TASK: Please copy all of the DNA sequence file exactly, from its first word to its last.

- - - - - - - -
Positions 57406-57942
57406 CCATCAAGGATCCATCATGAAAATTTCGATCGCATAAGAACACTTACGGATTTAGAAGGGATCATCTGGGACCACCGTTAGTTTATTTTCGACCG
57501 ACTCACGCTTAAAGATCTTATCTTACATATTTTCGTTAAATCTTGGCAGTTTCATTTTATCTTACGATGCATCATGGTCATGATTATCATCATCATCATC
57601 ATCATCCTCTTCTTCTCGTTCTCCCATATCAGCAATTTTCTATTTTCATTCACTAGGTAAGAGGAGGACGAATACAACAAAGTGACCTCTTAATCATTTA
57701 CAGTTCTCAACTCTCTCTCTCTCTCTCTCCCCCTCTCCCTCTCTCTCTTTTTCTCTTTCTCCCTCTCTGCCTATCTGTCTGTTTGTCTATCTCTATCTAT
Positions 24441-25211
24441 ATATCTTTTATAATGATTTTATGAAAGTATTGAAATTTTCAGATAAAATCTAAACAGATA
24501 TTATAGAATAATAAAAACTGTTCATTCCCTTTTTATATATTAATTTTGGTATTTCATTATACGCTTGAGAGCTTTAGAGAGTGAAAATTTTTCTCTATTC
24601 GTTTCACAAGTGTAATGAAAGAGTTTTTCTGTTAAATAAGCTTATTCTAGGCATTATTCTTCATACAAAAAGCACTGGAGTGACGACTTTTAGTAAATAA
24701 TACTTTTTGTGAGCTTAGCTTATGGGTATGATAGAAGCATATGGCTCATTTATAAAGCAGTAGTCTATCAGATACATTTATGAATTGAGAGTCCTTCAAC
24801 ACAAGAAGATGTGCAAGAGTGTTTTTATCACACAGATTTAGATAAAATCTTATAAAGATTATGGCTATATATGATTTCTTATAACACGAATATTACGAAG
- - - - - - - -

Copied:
Positions 57406-57942
57406 CCATCAAGGATCCATCATGAAAATTTCGATCGCATAAGAACACTTACGGATTTAGAAGGGATCATCTGGGACCACCGTTAGTTTATTTTCGACCG
57501 ACTCACGCTTAAAGATCTTATCTTACATATTTTCGTTAAATCTTGGCAGTTTCATTTTATCTTACGATGCATCATGGTCATGATTATCATCATCATCATC
57601 ATCATCCTCTTCTTCTCGTTCTCCCATATCAGCAATTTTCTATTTTCATTCACTAGGTAAGAGGAGGACGAATACAACAAAGTGACCTCTTAATCATTTA
57701 CAGTTCTCAACTCTCTCTCTCTCTCTCTCCCCCTCTCCCTCTCTCTCTTTTTCTCTTTCTCCCTCTCTGCCTATCTGTCTGTTTGTCTATCTCTATCTAT
Positions 24441-25211
24441 ATATCTTTTATAATGATTTTATGAAAGTATTGAAATTTTCAGATAAAATCTAAACAGATA
24501 TTATAGAATAATAAAAACTGTTCATTCCCTTTTTATATATTAATTTTGGTATTTCATTATACGCTTGAGAGCTTTAGAGAGTGAAAATTTTTCTCTATTC
24601 GTTTCACAAGTGTAATGAAAGAGTTTTTCTGTTAAATAAGCTTATTCTAGGCATTATTCTTCATACAAAAAGCACTGGAGTGACGACTTTTAGTAAATAA
24701 TACTTTTTGTGAGCTTAGCTTATGGGTATGATAGAAGCATATGGCTCATTTATAAAGCAGTAGTCTATCAGATACATTTATGAATTGAGAGTCCTTCAAC
24801 ACAAGAAGATGTGCAAGAGTGTTTTTATCACACAGATTTAGATAAAATCTTATAAAGATTATGGCTATATATGATTTCTTATAACACGAATATTACGAAG